| Financial Considerations
Fixed Rate Mortgage
The interest rate stays the
same throughout the term of the loan - usually 15 or 30 years -
so the principal interest portion of your payment remains the same.
Payments are stable but initial rates tend to be higher than adjustable
rate loans and often cannot be assumed by a subsequent buyer.
This is a loan which must be
paid off after a certain period. The advantage they offer is an
interest rate that is lower than a mortgage that is made for 30
The interest rate is linked
to a financial index, such as a Treasury security or a cost of funds
- so your monthly payments can vary up or down over the life of
the loan - usually 25 to 30 years. Interest rates can change monthly,
annually, or every 3 or 5 years. Some ARMs have a cap on the interest
rate increase, to protect the borrower. Other terms relating to
- Adjustment period: The length
of time between interest rate changes. Example: one year ARM-interest
- Cap: The limit on how much
an interest rate or monthly payment can change at each adjustment
or over the life of the loan.
- Conversion clause: A provision
in some loans that enables you to change an ARM to a fixed rate
loan, usually after the first adjustment period. This may require
- Index: A measure of interest
rate changes used to determine changes in the loan's interest
rate over the term of the loan.
- Margin: The number of percentage
points a lender adds to the index rate to calculate the ARM's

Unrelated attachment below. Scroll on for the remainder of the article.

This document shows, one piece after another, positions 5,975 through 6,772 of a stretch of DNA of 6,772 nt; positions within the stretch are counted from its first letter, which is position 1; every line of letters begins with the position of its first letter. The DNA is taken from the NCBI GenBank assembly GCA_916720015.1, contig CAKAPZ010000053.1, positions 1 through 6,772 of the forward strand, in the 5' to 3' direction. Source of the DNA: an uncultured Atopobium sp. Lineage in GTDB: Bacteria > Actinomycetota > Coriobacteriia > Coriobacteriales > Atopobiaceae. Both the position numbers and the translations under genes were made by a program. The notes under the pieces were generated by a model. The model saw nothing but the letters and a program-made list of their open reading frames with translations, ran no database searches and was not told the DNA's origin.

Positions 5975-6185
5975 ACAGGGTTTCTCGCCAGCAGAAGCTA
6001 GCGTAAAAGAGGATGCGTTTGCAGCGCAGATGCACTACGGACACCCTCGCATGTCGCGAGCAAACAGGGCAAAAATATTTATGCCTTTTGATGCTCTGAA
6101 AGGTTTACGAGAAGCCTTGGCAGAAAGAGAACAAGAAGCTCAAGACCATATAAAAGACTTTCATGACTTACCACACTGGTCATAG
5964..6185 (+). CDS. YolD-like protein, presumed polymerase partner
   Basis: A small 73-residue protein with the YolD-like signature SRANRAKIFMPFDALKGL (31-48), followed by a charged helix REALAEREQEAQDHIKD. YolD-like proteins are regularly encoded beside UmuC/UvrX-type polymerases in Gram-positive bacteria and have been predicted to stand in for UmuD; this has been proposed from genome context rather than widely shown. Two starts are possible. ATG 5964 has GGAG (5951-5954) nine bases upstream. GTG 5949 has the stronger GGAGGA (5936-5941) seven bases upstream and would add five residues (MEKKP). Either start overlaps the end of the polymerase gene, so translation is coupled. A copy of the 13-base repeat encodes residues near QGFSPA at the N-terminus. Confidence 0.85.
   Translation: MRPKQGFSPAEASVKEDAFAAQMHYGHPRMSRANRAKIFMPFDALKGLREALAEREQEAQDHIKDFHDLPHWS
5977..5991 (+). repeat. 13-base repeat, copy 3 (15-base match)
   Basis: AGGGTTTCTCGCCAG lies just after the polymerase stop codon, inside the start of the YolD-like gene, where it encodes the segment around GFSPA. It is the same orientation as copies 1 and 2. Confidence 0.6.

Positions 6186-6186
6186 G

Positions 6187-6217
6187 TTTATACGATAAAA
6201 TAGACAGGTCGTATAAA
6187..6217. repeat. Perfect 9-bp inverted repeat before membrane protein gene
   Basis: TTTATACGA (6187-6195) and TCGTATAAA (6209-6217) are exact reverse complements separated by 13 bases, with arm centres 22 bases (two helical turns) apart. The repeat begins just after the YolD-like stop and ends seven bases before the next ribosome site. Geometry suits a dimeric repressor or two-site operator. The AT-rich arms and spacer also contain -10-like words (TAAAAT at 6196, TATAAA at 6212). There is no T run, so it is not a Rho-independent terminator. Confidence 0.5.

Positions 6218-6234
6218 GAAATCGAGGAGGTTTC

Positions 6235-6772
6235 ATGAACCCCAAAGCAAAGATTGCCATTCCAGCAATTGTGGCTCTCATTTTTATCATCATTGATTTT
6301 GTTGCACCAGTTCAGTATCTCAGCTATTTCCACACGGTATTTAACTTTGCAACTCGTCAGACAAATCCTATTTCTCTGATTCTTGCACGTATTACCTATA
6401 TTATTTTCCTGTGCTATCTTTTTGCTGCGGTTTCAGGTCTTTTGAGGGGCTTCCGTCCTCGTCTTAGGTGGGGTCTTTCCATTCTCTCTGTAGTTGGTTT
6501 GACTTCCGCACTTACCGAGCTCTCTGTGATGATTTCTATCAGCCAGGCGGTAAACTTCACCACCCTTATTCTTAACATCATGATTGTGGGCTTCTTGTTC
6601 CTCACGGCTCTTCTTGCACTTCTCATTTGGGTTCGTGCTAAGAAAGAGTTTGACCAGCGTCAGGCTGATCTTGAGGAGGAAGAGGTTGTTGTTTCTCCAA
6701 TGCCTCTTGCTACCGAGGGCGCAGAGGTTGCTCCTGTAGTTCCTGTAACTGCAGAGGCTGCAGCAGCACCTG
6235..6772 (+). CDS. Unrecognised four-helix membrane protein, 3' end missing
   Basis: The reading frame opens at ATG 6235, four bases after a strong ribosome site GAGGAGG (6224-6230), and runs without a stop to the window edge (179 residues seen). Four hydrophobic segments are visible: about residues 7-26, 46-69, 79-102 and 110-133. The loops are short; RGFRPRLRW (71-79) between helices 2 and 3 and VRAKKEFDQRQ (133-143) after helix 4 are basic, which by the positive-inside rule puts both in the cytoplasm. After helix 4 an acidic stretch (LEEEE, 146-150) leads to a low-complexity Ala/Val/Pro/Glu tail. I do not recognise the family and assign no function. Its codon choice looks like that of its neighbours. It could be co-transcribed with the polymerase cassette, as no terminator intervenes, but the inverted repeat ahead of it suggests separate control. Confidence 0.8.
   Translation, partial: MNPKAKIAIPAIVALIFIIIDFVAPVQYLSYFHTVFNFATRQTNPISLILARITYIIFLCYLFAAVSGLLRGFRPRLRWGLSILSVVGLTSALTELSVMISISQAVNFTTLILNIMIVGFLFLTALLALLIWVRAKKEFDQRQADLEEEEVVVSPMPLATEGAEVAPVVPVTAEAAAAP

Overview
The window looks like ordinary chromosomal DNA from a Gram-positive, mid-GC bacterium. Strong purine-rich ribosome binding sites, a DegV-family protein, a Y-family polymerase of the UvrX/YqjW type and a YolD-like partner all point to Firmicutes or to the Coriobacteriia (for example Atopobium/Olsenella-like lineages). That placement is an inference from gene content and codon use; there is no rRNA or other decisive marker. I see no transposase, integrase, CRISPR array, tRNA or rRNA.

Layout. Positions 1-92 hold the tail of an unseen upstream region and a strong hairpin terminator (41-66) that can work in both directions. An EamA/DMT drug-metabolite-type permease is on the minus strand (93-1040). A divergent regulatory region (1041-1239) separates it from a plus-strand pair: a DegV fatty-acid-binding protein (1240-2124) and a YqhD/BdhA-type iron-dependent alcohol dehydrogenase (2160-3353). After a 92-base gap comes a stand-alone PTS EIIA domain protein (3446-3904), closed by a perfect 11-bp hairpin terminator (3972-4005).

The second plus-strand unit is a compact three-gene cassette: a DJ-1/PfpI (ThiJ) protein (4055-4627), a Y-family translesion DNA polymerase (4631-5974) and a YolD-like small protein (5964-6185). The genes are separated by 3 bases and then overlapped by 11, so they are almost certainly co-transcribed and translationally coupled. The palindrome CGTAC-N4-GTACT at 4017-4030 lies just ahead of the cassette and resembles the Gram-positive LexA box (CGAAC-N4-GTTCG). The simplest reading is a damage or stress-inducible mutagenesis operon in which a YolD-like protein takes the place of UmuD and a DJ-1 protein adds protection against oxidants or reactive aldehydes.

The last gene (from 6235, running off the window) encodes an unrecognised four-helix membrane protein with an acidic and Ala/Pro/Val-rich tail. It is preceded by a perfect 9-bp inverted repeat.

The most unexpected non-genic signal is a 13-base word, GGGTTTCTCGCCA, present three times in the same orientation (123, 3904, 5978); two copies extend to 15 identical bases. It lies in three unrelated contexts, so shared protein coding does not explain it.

interest rate at each adjustment.
The VA does not lend money,
it guarantees a portion of the loan so that lenders who originate
the loan feel comfortable with their risk. Qualified veterans can
obtain loans up to $203,000 with no down payment. VA-guaranteed
loans can be combined with second mortgages and are assumable upon
qualifying by any future buyer.
FHA does not lend money or make
a loan; rather, it insures loans. The down payment can be as low
as 2.25%. Discount points may be paid by either buyer or seller.
FHA charges a 2.25% up front Mortgage Insurance Premium (or as little
as 2% for a first time home buyer) that can be financed in the mortgage
amount or paid in cash (no premium is required for condominiums).
The borrower must also pay an annual Mortgage Insurance Premium
or .5% which is collected monthly.
Seller Assisted Second Mortgage
The seller of the house lends
the buyer enough to make up the difference between the purchase
price and the down payment plus first-mortgage balance (a commercial
lender may also make this kind of loan). The terms including the
interest rate, are based on buyer/seller agreement. It is often
a short-term (5 to 15 year) loan; sometimes "interest only" payments
until the term date when the balance is due in full. A buyer can
then refinance the home.
Buyer "takes over" or assumes
the mortgage obligation of the seller (with concurrence of the lender).
The interest rate doesn't change and is sometimes lower than current
rates. Often the loan fees are less as well.